by jemma margaret
Une contrepèterie is best translated as a spoonerism, (thank you dear William Archibald Spooner), but with a French twist in that it is usually une peu obscène.
Now, before you start to worry about where this is heading, let me assure you that the contrepèteries I’ve heard are obscene in a nineteenth century sort of way, as in let’s measure the buttocks of the Hottentot Venus from a distant using a secant and some trigonometry (back when mathematics was useful!).
The most famous of these slips of the tongue is dated back to the 16th century and one François Rabelais.
A not uncommon, femme folle à la messe (crazy woman at mass), quite easily becomes a femme molle, à la fesse (woman with a soft bottom). Shocking, non?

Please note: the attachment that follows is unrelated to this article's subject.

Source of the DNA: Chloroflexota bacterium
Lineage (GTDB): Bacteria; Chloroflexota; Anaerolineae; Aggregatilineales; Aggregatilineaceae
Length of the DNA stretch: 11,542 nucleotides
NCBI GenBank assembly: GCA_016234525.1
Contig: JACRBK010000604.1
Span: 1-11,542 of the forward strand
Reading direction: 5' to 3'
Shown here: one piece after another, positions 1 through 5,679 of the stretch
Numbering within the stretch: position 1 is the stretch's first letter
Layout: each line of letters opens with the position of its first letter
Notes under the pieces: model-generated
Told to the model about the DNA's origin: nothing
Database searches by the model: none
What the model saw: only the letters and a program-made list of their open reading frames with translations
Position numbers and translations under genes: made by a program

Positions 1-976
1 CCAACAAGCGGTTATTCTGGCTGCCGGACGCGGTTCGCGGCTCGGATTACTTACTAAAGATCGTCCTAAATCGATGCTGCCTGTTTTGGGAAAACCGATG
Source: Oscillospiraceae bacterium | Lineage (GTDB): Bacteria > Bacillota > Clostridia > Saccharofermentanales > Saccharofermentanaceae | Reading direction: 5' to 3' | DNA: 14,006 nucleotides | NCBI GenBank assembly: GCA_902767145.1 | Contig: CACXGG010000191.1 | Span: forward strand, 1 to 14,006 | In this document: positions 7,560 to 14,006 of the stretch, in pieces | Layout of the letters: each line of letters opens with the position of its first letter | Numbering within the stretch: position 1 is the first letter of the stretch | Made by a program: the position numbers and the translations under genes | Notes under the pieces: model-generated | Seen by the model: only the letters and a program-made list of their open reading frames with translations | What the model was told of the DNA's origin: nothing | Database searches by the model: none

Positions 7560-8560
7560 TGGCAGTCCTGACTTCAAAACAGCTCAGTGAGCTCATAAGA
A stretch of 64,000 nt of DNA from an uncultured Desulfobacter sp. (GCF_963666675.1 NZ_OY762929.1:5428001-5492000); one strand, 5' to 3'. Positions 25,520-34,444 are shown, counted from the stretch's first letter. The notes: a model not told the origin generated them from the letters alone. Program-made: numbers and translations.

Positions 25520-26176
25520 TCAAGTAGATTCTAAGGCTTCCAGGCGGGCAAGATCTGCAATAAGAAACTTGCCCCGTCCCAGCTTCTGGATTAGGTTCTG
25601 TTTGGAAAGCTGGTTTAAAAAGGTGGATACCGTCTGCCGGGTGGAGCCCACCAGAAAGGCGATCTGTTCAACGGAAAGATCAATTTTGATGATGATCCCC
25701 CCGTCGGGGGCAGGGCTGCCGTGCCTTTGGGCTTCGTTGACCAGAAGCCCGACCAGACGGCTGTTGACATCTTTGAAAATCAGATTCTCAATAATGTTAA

Actually, that is very much the mildest. People in the 16th century were very very rude. You do not want to know what happens to all the young girls who doubt their faith (Toutes les jeunes filles doutent de leur foy). And, hèlas!, neither Balzac nor Hugo were immune to this sort of wordplay.
It’s a much easier thing to do in French than in English what with all the billions of unpronounced letters popping up here and there. The most titter worthy one I could find was, “Three cheers for our queer old dean!” If you have a lot of time on your hands, and a decent internet connection, I hear there are some good ones here.
A well-made contrepèterie is a low form of high art. But don’t take it all too seriously, rather prenons la chose en riant (take the thing laughing).
Or, if you prefer, prenons la rose en chiant…but you’ll have to look that one up for yourself.